First off from a C$300 million pool, applicants can seek up to C$50 million per project, while provincial and territorial governments can apply for as much as C$100 million for each project. Applications are being accepted until the end of February.
Information on funding opportunities and the applicant guide are available online. More from the fund is to be distributed over its seven-year life, the Ministry of Energy and Natural Resources said in a news release on Monday.
Ottawa started a C$3.8 billion critical minerals strategy last year to help develop copper, cobalt, nickel and other metals used in technologies like batteries, wind turbines and solar panels to fight climate change. Canada is among Western nations seeking less dependency on China which controls the majority of critical mineral mining and processing. Governments also see sustainable mining as a means for rural development and employment.
“Demand for critical minerals is projected to rise exponentially as the global economy continues to shift toward low-carbon solutions,” Minister Jonathan Wilkinson said in the release. “Canada will make strategic investments in projects to help enable and grow the sustainable development of these minerals.”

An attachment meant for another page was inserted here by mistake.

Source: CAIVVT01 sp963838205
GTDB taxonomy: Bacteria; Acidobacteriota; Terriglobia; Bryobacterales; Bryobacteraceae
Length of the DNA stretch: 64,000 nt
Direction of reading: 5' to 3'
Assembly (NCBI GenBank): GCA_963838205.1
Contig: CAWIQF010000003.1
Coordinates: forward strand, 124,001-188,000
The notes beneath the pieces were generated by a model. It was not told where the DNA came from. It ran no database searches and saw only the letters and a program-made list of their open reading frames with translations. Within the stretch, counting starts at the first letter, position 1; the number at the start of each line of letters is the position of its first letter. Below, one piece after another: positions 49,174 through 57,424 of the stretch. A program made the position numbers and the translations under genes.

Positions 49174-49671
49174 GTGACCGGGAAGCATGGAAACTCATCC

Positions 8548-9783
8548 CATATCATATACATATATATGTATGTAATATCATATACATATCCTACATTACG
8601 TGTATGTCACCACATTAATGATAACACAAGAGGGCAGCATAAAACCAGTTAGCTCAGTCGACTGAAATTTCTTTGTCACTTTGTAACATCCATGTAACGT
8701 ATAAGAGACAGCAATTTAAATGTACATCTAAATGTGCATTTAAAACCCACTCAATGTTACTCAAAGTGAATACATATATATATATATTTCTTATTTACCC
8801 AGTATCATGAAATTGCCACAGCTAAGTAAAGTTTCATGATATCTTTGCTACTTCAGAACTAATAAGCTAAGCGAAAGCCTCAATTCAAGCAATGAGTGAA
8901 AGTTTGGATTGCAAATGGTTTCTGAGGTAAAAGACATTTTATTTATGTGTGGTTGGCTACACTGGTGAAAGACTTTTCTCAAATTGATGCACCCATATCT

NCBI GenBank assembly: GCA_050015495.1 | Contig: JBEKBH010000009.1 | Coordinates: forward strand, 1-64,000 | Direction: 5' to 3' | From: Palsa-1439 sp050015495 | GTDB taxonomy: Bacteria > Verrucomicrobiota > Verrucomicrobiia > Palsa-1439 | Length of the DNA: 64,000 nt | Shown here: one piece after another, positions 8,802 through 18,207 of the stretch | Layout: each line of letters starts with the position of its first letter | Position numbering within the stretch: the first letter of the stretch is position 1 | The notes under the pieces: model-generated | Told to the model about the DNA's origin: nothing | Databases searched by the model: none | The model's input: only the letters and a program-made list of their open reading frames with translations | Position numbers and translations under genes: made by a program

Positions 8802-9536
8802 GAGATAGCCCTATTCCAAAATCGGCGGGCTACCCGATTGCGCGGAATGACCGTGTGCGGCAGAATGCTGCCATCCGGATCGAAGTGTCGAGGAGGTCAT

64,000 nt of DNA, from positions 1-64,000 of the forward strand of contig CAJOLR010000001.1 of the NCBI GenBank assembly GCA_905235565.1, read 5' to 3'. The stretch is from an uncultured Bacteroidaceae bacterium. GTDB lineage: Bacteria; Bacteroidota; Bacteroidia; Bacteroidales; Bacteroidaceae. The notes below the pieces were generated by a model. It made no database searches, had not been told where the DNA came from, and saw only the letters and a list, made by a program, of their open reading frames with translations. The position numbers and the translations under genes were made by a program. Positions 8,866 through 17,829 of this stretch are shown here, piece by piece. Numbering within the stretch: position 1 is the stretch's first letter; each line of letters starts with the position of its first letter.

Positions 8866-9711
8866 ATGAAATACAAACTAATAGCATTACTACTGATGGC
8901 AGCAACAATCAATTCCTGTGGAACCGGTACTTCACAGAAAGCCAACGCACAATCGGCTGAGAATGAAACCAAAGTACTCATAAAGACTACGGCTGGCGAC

About half of mining projects identified in Canada’s Major Projects Inventory Report process or extract some form of critical minerals worth C$60.9 billion in potential investment, according to the ministry.
“The Canada Infrastructure Bank will play an important complementary role by supporting large-scale projects as we continue along the move toward a net-zero future,” Pablo Rodriguez, Minister of Transport, said in the release. “Through these investments, we are creating skilled jobs and supporting northern communities for years to come.”